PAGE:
I have some old quicktime movies from a project I did in 2005. The client came back recently and wants to do some changes and run off a new version, and since I've got all his media restored at the moment I think I'm going to reencode my workprint videos into something more standard.

The movies I have are Miro DC30+ MJPEG quicktimes, 320x240, which at the time was pretty standard. I'd like to reencode them as something that's liable to be readable in 5-10 years, I got lucky that the DC30 MJPEG was readable at all. I was thinking Apple ProRes, since so much gear seems to read this nowadays...

  • Are you sure it was 2005? By the late 90s, early 2000s even consumer gear had moved over primarily to DV at 720 by 480 resolution. The last major platform I used that was quarter res based was an Amiga Video Toaster and that was fairly early 90s tech. By 2005, an unaided consumer PC could handle editing full resolution DV without issue.
    – AJ Henderson
    Dec 1, 2014 at 15:00
  • No, they're from 2004; they were work pictures meant to work with Pro Tools, and Pro Tools has always had squirrely sync issues with DV picture, DC30 was still pretty common until the Apple started shipping PCI-X (I recall). These were probably originally 640x480 captures to DC30 from an SVHS telecine. MJPEG pix was also a lot smaller and 200 GB was considered a big hard drive. I think I have Radius VideoVision (NuBus!) picture from 2000 in here somewhere...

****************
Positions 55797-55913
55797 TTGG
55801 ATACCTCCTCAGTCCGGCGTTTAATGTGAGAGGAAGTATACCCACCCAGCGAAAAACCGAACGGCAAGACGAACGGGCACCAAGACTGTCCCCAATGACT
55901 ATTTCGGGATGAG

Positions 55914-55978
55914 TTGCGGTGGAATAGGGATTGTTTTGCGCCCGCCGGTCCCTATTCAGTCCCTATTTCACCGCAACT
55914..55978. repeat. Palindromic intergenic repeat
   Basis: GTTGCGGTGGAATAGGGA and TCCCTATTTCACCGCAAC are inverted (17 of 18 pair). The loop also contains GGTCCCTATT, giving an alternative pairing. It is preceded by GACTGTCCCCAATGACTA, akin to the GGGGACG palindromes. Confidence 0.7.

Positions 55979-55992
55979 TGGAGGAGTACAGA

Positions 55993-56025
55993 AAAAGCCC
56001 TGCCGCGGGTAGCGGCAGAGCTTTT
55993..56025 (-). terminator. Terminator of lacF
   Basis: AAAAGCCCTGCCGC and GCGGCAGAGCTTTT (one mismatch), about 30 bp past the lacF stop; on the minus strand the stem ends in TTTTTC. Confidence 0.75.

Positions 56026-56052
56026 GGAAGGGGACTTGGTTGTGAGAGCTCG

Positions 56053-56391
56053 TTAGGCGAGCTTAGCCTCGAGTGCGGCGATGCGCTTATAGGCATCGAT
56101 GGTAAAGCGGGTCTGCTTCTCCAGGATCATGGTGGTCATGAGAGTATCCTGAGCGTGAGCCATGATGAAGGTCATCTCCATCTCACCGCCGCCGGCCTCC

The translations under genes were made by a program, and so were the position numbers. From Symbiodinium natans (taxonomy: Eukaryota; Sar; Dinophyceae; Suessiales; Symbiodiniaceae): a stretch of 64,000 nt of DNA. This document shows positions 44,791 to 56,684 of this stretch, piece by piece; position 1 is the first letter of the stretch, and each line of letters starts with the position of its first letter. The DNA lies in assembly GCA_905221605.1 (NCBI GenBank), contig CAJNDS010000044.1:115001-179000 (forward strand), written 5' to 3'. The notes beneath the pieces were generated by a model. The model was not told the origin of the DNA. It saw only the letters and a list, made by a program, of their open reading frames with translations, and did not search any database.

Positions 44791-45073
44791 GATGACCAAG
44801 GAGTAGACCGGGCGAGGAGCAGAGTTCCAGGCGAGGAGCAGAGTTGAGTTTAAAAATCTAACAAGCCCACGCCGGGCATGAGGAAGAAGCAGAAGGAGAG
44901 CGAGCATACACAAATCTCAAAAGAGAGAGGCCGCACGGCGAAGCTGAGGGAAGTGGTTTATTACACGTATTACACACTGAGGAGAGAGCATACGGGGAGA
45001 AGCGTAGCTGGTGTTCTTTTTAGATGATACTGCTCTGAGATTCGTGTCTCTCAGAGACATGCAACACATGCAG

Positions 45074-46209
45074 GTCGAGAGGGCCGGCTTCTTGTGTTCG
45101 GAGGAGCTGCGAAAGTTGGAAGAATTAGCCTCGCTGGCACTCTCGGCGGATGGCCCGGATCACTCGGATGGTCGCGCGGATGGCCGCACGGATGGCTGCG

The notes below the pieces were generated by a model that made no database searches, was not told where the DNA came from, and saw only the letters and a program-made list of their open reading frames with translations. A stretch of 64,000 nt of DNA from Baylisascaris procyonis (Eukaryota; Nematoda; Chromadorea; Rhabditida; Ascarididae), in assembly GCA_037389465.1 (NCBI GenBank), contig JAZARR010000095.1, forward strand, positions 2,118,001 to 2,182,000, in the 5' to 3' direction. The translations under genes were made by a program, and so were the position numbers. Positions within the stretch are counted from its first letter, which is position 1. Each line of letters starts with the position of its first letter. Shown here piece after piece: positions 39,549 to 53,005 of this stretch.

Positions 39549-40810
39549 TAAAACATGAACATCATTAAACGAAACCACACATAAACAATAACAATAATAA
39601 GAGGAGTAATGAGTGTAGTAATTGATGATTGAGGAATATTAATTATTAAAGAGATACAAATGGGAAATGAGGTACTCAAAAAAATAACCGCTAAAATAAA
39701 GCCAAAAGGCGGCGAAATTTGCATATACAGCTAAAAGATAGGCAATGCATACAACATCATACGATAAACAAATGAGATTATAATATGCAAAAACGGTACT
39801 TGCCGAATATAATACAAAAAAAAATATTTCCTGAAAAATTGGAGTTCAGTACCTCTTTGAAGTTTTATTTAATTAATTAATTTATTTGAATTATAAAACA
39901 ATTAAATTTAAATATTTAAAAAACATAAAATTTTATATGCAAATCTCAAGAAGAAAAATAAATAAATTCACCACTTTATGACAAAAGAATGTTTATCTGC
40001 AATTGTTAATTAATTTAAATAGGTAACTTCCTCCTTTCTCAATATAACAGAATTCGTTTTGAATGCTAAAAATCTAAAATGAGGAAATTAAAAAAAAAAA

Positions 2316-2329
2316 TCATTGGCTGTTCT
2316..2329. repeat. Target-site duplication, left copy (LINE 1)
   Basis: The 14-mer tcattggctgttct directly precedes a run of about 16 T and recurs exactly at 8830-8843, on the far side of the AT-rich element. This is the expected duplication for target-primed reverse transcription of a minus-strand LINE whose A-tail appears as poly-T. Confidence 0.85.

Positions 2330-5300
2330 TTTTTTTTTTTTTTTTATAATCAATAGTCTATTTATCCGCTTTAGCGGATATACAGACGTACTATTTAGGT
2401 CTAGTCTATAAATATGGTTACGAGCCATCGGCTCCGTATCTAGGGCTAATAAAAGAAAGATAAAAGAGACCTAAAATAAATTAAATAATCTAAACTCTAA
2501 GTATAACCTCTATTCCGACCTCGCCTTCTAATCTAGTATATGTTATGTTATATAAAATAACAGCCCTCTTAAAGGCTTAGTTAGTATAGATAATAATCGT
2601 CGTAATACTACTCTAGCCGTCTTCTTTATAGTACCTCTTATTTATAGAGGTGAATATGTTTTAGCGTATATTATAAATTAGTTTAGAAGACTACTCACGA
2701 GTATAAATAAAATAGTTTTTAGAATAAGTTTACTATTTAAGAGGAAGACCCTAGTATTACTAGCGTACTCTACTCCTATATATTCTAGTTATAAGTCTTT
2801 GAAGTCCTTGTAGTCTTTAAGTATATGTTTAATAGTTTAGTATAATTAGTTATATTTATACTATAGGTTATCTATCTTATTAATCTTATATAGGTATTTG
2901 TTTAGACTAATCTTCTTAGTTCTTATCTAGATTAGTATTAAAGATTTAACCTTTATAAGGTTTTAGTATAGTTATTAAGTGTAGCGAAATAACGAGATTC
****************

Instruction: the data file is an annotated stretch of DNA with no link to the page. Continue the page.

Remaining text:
– iluvcapra
    Dec 1, 2014 at 18:50
  • Ah, gotcha. That makes more sense. Personally I was a PC/Matrox guy. I have lots of archival Matrox MJPEG footage (at 720 by 480) from before they switched to having DV support and eventually moving off the Matrox RT tech all together when PCs got fast enough. I have LOTS of DVD-Rs and HDDs sitting around though.
    – AJ Henderson
    Dec 1, 2014 at 18:53

1 Answer 1


For such low quality footage (320 by 240 was quarter resolution even in the early 2000s), I'd probably go with DV format. It's a major video standard that, while not used much anymore (though HDV is still used), was a major video standard and thus isn't going anywhere quickly (just look at how MPEG-1 has hung around). It is designed for high quality video in SD formats and was one of the most common standards for that type of video even at the time of your project.

Many of the MJPEG formats were a pain even when they were new. I know I had issues with my Matrox MJPEG format content not working without some level of difficulty even when it was current. DV on the other hand, I've never had a problem with anywhere, including current systems.

Your Answer

By clicking “Post Your Answer”, you agree to our terms of service and acknowledge you have read our privacy policy.

Not the answer you're looking for? Browse other questions tagged or ask your own question.